Abolition History

Throughout its history America has been torn in two by debates over ideals and beliefs. In The Book That Changed America​, Randall Fuller takes us back to one of those turning points, in 1860, with the story of the influence of Charles Darwin’s just-published On the Origin of Species on five American intellectuals, including Bronson Alcott, Henry David Thoreau, the child welfare reformer Charles Loring Brace, and the abolitionist Franklin Sanborn.  

Each of these figures seized on the book’s assertion of a common ancestry for all creatures as a powerful argument against slavery, one that helped provide scientific credibility to the cause of abolition.

    In our Ideas Matter segment we take time just about every week to check in with the state humanities councils in our 7-state region.

Today we learn about Reading Frederick Douglass, a statewide initiative led by Mass Humanities. Communities and organizations around the state typically organize public readings of Douglass' speech, "What is the Meaning of the Fourth of July to the Negro." We are joined today by Manisha Sinha, Professor of Afro-American Studies at University of Massachusetts-Amherst and Rose Sackey-Milligan, Program Officer at Mass Humanities. With them we explore the value of the humanities in enhancing and improving civic life.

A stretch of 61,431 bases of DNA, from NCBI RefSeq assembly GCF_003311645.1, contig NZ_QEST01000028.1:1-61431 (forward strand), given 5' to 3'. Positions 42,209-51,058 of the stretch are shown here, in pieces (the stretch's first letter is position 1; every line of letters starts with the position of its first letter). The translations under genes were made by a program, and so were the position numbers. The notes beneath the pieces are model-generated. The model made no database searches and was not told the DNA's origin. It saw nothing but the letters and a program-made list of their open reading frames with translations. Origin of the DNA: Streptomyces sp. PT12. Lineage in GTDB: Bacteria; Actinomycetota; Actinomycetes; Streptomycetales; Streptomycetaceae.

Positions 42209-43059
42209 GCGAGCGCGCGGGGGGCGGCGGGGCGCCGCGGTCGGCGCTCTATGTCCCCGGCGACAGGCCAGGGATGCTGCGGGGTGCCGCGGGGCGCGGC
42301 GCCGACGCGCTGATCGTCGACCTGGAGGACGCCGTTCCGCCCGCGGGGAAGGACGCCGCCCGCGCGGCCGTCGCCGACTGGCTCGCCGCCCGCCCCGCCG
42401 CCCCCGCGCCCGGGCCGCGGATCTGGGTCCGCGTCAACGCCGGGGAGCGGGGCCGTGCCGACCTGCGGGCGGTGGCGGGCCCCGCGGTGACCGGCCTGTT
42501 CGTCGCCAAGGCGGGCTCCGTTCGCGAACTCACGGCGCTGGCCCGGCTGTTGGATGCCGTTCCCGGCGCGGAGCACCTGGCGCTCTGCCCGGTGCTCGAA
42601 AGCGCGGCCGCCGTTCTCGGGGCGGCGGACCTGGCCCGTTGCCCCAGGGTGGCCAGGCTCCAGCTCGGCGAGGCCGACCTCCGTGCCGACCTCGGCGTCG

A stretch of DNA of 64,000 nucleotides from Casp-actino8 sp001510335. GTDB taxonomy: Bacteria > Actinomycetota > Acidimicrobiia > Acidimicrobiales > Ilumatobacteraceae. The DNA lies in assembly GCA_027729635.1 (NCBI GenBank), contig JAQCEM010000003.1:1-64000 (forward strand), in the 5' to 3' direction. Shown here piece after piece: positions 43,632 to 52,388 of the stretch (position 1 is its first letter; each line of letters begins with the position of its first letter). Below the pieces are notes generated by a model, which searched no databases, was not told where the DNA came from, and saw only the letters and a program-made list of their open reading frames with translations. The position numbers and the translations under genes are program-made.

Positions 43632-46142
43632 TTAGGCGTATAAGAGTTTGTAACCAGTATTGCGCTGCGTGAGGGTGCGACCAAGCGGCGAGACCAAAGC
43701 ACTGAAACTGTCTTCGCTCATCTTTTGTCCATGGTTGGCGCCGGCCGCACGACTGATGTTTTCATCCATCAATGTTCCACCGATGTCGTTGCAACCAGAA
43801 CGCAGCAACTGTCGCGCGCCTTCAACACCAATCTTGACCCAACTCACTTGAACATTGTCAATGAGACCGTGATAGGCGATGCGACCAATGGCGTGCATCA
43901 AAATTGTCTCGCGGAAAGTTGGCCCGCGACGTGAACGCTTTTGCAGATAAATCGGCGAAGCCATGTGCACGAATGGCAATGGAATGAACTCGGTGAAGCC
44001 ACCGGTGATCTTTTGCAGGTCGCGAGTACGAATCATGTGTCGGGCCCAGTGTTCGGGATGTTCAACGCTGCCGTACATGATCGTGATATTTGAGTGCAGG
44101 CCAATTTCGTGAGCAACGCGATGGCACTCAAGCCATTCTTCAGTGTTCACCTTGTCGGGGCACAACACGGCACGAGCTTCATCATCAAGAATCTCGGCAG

A History Of Abolition

Feb 26, 2016

  In celebration of Black History Month there is a new book by a University of Massachusetts professor that overturns long-held assumptions about the abolitionist movement. The Slave’s Cause: A History of Abolition is by Manisha Sinha, published by Yale University Press.

Sinha shows that rather than being composed of white, bourgeois, racially paternalistic reformers, abolitionism was a radical movement of women and men, black and white, slave and free who supported feminism, labor rights and utopian socialism.

Relying on extensive archival research and newly discovered materials, The Slave’s Cause explores the influence on abolition of the Haitian Revolution and slave resistance.

Utica Commemorates Abolition History Day

Oct 30, 2015

  It has been 150 years since the passage of the 13th Amendment, which ended slavery in the United States. The amendment was ratified after the end of the Civil War, but the fight to end slavery took place over decades. One battle fought in 1835 in downtown Utica was commemorated last week.

More than 150 people packed into Utica’s oldest black church last Wednesday  to celebrate Utica’s abolition history day,  a day that helped change Utica and the nation’s history. They got a lesson in history and human rights.